OUTLINE FOR CHAPTER 7 (Part 2)

Hypothesis Testing

(Note: Steps 1, 2, 4, & 6 are covered on the outline for the 1st half of Chapter 7)

  1. The Final 2 Steps (#5 & #3) of the Basic Hypothesis Testing Procedure
    1. Step #5: The Criterion for Evaluating the Sample Evidence
      1. The primary question: "Are the sample data inconsistent with what would likely occur if Ho were true?"
      2. Three possible outcomes when the numerical summary of the sample data is compared against Ho's pinpoint number . . . and what should be decided about Ho
        1. They're identical . . . and therefore Ho obviously cannot be rejected
        2. A difference exists, but it's a "small" difference (i.e., small enough to be within the limits of expected sampling error). . . and therefore it's not logical to reject Ho
        3. A difference exists, and it's a "big" difference (i.e., larger than what's likely to have been produced simply by sampling error) . . . and thus Ho should be rejected
      3. Two procedures for deciding whether an observed difference (between the numerical summary of the sample data and Ho's pinpoint number) should be considered "small" or "large"
        1. Compare the calculated value (obtained in Step #4) against a tabled "critical value"
        2. Compare the data-based p-value (obtained in Step #4) against the "level of significance"
    2. Step #3:  Selecting the Level of Significance
      1. The level of significance as a "scientific cut-off point" for deciding whether Ho should be rejected
      2. Popular levels of significance: .05 and .01 (and sometimes .001) . . . with .05 used most often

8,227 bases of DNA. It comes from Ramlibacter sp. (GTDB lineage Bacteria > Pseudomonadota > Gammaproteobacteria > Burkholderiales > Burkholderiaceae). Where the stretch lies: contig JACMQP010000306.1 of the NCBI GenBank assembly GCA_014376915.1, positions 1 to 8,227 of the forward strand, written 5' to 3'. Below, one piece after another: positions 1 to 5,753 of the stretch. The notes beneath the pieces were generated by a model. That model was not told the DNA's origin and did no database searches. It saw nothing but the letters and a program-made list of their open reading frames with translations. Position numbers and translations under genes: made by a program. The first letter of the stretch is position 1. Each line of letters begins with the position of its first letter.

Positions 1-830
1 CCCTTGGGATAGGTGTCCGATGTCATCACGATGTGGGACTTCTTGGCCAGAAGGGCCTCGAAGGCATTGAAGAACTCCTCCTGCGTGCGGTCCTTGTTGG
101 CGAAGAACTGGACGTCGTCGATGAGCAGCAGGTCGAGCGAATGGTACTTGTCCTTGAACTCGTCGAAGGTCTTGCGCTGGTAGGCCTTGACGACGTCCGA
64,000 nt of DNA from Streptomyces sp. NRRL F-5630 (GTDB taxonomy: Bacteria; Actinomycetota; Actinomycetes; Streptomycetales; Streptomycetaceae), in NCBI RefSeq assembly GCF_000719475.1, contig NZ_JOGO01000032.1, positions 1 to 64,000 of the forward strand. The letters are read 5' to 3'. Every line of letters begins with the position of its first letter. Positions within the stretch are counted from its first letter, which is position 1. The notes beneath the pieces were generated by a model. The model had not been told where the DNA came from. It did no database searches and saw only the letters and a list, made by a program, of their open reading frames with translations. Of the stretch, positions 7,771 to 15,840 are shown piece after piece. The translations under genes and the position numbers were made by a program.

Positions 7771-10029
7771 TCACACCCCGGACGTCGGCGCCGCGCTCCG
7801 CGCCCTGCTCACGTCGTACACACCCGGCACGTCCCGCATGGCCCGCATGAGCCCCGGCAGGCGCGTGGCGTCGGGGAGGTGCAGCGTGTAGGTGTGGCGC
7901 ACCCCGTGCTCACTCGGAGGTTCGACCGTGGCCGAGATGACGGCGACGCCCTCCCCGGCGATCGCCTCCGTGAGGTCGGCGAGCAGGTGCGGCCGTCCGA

3. Different ways researchers talk about the level of significance: alpha, a, p = .05, p<  .05
      4. Type I & Type II errors (and how a defines the former, influences the latter if a is changed)
      5. Two points of possible confusion regarding the level of significance
  2. Results That Are Highly Significant and Near Misses
    1. The kind of p that causes a result to be "highly significant"
    2. Using different p-levels within the same study (even though a constant a is used)
    3. The kind of p that causes a result to be a "near miss"
    4. Four alternative labels for an outcome that is a "near miss"
    5. The all-or-nothing approach to hypothesis testing
  3. A Few Cautions
    1. Two meanings of "alpha"
    2. The importance of Ho
    3. The ambiguity of the word "hypothesis"
    4. When p is reported to be equal to or less than zero
    5. The meaning of the term "significant"

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Schuyler W. Huck
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